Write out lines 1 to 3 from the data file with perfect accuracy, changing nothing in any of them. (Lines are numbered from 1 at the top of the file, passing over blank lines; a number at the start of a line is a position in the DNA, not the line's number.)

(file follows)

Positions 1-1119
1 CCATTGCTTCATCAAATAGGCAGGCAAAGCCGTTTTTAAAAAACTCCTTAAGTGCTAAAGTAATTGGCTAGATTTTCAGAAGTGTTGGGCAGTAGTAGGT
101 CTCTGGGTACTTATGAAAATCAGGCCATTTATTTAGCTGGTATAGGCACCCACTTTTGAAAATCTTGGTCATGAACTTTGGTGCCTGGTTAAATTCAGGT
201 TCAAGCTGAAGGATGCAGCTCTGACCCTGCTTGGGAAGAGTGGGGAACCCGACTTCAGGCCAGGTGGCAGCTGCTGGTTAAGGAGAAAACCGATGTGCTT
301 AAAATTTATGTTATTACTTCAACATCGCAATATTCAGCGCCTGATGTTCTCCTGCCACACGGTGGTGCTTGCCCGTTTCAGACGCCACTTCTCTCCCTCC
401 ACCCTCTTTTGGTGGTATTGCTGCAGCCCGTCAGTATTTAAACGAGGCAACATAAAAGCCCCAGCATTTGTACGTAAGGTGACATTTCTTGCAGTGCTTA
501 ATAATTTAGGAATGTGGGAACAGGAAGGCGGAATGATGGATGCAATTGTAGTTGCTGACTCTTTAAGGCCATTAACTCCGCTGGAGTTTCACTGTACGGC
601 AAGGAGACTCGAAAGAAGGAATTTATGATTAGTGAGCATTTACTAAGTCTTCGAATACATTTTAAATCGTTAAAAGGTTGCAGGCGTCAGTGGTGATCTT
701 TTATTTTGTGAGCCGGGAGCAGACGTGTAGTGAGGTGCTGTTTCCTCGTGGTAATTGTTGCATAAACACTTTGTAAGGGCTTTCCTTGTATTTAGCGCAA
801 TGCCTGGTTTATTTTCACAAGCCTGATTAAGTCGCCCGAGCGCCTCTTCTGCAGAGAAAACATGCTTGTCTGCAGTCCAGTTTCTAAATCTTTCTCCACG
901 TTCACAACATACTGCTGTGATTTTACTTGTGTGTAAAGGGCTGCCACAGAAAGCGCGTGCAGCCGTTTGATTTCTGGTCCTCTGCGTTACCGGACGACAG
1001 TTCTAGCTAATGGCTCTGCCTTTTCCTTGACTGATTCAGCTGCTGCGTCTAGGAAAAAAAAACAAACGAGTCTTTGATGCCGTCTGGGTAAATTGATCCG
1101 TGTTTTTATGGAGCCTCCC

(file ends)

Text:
Positions 1-1119
1 CCATTGCTTCATCAAATAGGCAGGCAAAGCCGTTTTTAAAAAACTCCTTAAGTGCTAAAGTAATTGGCTAGATTTTCAGAAGTGTTGGGCAGTAGTAGGT
101 CTCTGGGTACTTATGAAAATCAGGCCATTTATTTAGCTGGTATAGGCACCCACTTTTGAAAATCTTGGTCATGAACTTTGGTGCCTGGTTAAATTCAGGT